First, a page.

• Monthly calendar – team vacations, releases, events, barbecues
  • Release graph – How many releases per week are we doing?
  • Word of the day (“Spurtle” – yeah, it’s a word)
  • A quick reference containing all of the major Ruby commands (pick your API/Language, etc)
  • A tally of how many days they’ve been working on a project/sprint/release
  • Numbers from 1, 0 (hey, it’s computer science, you only need two numbers!)
  • List of major business holidays (they always sneak up on me)
  • A chart of all error codes used in our project
  • A ladder of World of Warcraft names/rankings

Hmmm. That’s actually not a bad list. Give it a little color, play with the “modalities” and I just might have some pretty compelling information there. I wonder what else the first graders have to teach us? How about this:


I see at least three things here that I could try out with my team back at the office. First, there is information about today: we have the date, and then  below it is the day’s schedule. Now, I don’t know about you, but back at the office, I don’t have anything like a daily schedule posted on the wall with my team. We all have outlook, and perhaps some would say that’s enough, but for me it’s not quite the same. Outlook reflects MY schedule, not the team’s schedule. And there are significant team events that could use some advertising: Planning meetings, releases, retrospectives, reviews, scrum of scrums, and so on. I know that where I work, everyone is left to their own devices to manage these things and show up or not. Nothing wrong with that, but what if we had a daily schedule, a reminder if you will, that sat next to our task board at our standup meeting? Frankly, I think it might be useful. As a scrum master, it might be a way for me to rather subtly remind the team of the big commitments for the day. Or not.

Let’s move on from the schedule stuff. What’s up with the bottles of ketchup, mayo, and mustard? OK, it may be a little cheesy, but if you look at the image closely you will see that these are clever little symbols for “Catch-Up”, “May Do”, and “Must Do’s”. Do you track Catch-Up work on your team? No? Me either…wait a second…we do keep a list of technical debt. Isn’t technical debt a kind of  Catch up work? So keeping that list of catch up items makes a lot of sense to me. Also, the “May Do’s” and “Must Do’s” make a lot of sense to me as well. I think that defining work as “Must Do” will help the team prioritize the work that is most important (assuming you don’t abuse it) and the “May Do’s” gives the team the ability to identify the things that are available to be pulled on their own initiative. Adding may do and must do to a team’s daily activities would certainly be interesting to try out. I can see pros and cons to doing it. Maybe we could even use these criteria to categorize our backlogs? It’s a possibility…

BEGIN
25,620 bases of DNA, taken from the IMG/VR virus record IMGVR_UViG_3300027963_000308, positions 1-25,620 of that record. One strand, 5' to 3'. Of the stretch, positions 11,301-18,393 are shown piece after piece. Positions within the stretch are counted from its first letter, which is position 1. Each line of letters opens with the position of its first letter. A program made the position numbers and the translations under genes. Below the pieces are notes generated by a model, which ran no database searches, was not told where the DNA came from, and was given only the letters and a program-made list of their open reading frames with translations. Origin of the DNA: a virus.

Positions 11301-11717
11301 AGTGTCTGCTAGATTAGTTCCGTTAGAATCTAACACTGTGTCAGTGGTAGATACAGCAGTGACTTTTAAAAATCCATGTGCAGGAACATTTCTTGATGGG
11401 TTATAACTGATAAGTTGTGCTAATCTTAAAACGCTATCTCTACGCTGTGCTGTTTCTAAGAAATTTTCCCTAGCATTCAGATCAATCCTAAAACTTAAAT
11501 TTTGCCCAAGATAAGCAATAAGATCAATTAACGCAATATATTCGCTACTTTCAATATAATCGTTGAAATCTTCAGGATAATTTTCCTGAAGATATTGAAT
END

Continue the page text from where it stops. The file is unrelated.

How about the noise level trumpet off in the corner there? In the wonderful Agile Open Space that you work in, do you ever have issues with noise? Here is your answer! I wonder how well that actually works in a room full of first graders? OK, I’m not going to give them grief for this – it’s probably an experiment.

Here’s another gem that I captured before being chased out of the room by a rather menacing looking old battle axe with a broom (where DO they get these people?):


Would you look at that! They use the “Fist of Five” in first grade too! I was wondering where that technique came from! I need a copy of this poster for my team!


Ooh! Look here! They are graphing their moods over time! Cool! I’ve seen other teams do this, but I’ve never tried it myself. It seems like an idea with some real merit. It certainly makes sense to track the teams mood. It would be very interesting to review information like this at team retrospectives. It would certainly provide an interesting metric to compare against recent “improvements” or other team experiments. One other thing I want to point out here: these teachers seem to think that these information radiators are so important that they will try and cram them just about anywhere! Anyplace is game: the backside of a bookshelf, the side of a locker, the face of a cabinet – any place they will fit. Look around your office. Are you using all the space you have available?

Here’s a quick challenge: So what do you think this is?


Well, as my daughter ever-so-patiently explained to me, this is their “Job Wall”. I like the beehive image – after all we Agilista’s like to “swarm” don’t we? It seems that everyone has regular tasks that they are responsible for. These are tracked here. I like the way it makes responsibilities explicit for everyone involved. It makes me wonder where the teachers get all this stuff? Of course if I were to show up with this silly little beehive, I’m pretty sure that the team would laugh me out of the room. Of course that never stopped me in the past…

You know, if they ever  lift the restraining order and let me back on school property again, I’m definitely going to take some more pictures of the classroom walls. How come more offices don’t look like this? Why aren’t the environments we work in as information rich as the ones that children work and play in? I presume that in the office we are learning too, right?